Arden & Foster's Last Resort Premieres At Orangeville, June 19

News   Arden & Foster's Last Resort Premieres At Orangeville, June 19
 
It's "madcap fun with a murderous twist." It's set in Saskatchewan in a run-down inn. It's a whodunit where no one is who he seems to be. It's The Last Resort, a new musical having its world premiere at Ontario's Theatre Orangeville, June 19. The show, by librettist Norm Foster and composer Leslie Arden, begins previews June 18.
The Last Resort ensemble
The Last Resort ensemble Photo by Photo by Vivian Kellner

It's "madcap fun with a murderous twist." It's set in Saskatchewan in a run-down inn. It's a whodunit where no one is who he seems to be. It's The Last Resort, a new musical having its world premiere at Ontario's Theatre Orangeville, June 19. The show, by librettist Norm Foster and composer Leslie Arden, begins previews June 18.

Ken Walsh directs the musical, which features Charlotte Moore, Avery Saltzman, Karen Skidmore, Larry Herbert, Ian Deakin, John Devorski, Neil Foster, Deann De Gruijter.

Songs in the show include "Death In Saskatchewan," "Brazil," "Life's Short" and "Live A Little, Julia."

Plays by Foster include the Drama-Logue winning The Melville Boys, Sinners, The Affections Of May, The Motor Trade and Wrong For Each Other.

Director Walsh has staged more than 135 productions in Canada and served as founding director of the BFA Musical Theatre Program at the University of Windsor, CA. Arden wrote the score for 1994's House Of Martin Guerre (not the London one) which played at Chicago's Goodman Theatre. She also wrote the scores for Harvest Moon Rising and The Prince And The Pauper (with Joey Miller). Interviewed by the Canadian Theatre Review (Fall 1992), Arden said of her craft, "You really have to write on instinct. You have to have all the technique there, and the craft, and the form has to be right, but you have to be able to feel it."

Asked about the impetus for Last Resort, Arden told Playbill On-Line on the show's opening day (June 19), "Norm Foster had already written the script when I was approached to do the show. I thought it would be a great exercise to write something completely different from Martin Guerre -- and this is. I got a chance to write a blues, a Gilbert & Sullivan number, vamp number, a three-part Andrews Sisters trio -- everything you could imagine. I'm just happy it doesn't take place in 16th century France! Although, to tell the truth, I'm more comfortable with the Martin Guerre style; I'm never sure what the audience will find funny, but I often know what they'll find moving. I find it much more frightening to write comedy than something serious that has a point."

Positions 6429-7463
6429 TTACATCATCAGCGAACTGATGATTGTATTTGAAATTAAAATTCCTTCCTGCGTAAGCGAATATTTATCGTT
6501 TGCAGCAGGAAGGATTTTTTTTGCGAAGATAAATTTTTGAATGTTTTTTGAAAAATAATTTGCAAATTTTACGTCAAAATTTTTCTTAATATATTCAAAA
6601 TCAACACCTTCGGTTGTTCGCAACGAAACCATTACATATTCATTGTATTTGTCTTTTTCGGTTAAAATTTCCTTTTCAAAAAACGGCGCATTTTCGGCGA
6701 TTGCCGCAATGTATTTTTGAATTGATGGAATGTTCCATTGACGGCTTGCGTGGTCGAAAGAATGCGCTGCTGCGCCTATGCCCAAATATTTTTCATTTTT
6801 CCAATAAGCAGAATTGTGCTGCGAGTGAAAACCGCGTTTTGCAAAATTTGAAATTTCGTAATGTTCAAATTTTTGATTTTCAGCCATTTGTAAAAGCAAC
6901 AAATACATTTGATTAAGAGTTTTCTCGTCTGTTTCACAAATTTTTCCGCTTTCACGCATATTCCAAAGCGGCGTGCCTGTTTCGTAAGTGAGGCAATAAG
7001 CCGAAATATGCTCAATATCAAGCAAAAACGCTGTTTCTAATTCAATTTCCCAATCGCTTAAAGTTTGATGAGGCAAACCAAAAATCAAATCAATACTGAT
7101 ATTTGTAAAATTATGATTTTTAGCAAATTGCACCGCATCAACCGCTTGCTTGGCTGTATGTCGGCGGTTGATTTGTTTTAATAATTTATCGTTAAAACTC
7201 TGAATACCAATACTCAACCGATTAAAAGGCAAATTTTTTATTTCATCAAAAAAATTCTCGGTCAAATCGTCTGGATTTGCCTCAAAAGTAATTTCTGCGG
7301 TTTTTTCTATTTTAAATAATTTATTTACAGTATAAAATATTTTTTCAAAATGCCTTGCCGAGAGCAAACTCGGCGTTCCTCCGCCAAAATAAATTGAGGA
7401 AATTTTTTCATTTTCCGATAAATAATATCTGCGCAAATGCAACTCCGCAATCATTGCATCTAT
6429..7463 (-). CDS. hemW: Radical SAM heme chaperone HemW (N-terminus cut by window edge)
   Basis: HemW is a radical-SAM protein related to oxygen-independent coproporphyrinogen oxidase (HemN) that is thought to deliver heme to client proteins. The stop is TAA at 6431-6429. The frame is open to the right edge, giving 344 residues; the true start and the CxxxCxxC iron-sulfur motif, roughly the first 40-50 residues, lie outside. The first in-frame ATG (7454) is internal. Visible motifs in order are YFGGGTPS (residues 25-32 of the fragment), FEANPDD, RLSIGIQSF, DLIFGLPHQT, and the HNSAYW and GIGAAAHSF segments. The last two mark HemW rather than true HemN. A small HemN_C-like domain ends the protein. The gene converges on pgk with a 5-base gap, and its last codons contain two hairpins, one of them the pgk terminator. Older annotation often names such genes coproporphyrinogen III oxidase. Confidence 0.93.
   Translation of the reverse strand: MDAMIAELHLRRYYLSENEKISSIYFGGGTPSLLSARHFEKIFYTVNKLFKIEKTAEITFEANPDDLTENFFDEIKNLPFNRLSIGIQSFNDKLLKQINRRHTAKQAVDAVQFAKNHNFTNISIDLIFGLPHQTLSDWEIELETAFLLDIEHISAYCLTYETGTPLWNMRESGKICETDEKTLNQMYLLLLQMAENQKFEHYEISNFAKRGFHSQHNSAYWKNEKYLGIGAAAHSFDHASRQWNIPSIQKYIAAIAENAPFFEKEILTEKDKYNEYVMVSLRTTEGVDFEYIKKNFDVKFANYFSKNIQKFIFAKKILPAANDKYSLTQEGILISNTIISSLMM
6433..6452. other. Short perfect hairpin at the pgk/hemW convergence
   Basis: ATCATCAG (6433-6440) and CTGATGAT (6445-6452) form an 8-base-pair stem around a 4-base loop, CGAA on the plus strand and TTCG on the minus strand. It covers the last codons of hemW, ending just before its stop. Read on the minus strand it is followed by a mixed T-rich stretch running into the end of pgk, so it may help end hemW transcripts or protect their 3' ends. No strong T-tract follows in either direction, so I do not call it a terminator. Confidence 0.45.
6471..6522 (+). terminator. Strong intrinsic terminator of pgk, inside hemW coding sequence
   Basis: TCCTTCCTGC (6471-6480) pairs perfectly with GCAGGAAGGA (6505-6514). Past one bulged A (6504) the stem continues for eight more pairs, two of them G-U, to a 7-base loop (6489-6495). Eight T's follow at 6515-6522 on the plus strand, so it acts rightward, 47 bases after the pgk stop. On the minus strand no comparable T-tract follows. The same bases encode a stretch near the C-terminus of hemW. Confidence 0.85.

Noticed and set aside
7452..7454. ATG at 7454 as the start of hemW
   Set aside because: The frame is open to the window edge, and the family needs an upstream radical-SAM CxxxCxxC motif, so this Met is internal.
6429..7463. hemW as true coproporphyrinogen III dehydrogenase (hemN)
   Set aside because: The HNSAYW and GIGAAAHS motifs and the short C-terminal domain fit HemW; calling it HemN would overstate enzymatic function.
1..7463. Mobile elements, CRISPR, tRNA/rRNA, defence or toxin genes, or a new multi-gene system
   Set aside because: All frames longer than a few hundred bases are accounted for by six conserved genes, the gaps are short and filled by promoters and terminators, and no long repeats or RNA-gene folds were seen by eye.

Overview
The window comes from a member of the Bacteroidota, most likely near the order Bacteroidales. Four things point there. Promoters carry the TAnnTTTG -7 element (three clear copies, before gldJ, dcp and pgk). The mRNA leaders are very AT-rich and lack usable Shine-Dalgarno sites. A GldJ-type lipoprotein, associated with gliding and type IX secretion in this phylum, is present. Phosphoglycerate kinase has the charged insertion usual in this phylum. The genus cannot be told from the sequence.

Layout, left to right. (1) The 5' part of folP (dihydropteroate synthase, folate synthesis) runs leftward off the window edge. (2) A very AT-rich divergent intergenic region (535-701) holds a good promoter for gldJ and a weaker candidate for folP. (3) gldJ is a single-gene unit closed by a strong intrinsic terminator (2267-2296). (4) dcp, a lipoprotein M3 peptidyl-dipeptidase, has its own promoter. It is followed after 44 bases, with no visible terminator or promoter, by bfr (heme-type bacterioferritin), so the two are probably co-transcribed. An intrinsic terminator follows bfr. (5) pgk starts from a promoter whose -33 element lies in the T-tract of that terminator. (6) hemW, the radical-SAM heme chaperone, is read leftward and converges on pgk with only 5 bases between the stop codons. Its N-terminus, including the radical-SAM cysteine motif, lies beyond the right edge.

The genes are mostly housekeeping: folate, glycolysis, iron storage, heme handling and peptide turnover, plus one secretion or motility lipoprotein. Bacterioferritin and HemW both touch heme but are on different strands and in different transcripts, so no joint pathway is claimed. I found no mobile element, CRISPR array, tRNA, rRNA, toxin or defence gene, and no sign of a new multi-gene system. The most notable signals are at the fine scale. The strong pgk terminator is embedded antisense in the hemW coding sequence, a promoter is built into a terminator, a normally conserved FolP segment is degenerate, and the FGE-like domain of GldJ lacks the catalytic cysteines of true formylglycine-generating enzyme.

Likening Last Resort to Forever Plaid or Crazy For You, Arden says the show is, "Just a fun, wonderful piece of entertainment. Plus it's a murder mystery, so presumably the audience is trying to figure out whodunit. I hope it's a night filled with fun and comedy and music."

As for Arden's future plans, she's scrupulously trying to avoid rehashing her work on Guerre: "I've been approached about a couple of projects. One was a period piece on the community against the individual, but it was too close to Guerre. Instead, I'm currently working on a dance piece with the Danny Grossman Dance Company. The Mirvishes brought me in to help organize and structure the project."

Again, however, the talk turns to Guerre, which goes into rehearsal Aug. 25 for a production at Toronto's Canadian Stage, to star Julain Molnar as Bertrande and Jeff Award-winner Kevin Gudhall as Pierre. "Martin Guerre probably would've come to New York if Cameron Mackintosh hadn't been producing his own version. I understand that, he's one of the biggest producers in the world."

Asked why Canadian playwrights and theatre composers so rarely receive attention in the United States, Arden replied, "There are very few places in Canada to get your work produced. The ones who cross the border are usually playwrights -- like Brad Fraser, George Walker -- rather than musical theatre people. it's difficult when you've written a show with, say, 25 people, because literally, only three or four places in Canada can produce it. And if nobody's gonna see it here, nobody sees it from the U.S. I was just lucky that Garth Drabinsky did a workshop of Guerre, and someone from the Goodman came, so now people in the States are interested. Still we have to wait and see what happens with the other one."

With the opening of The Last Resort, Ontario's Theatre Orangeville will have mounted three world-premieres in two years. In 1996, Dan Needles' Wingfield Unbound took center stage, and in summer 1997, the theatre staged the new Canadian musical The Shooting Of Dan McGrew.

For tickets ($21) and information on The Last Resort at Theatre Orangeville June 18-July 12, call (519) 942-3423.

--By David Lefkowitz

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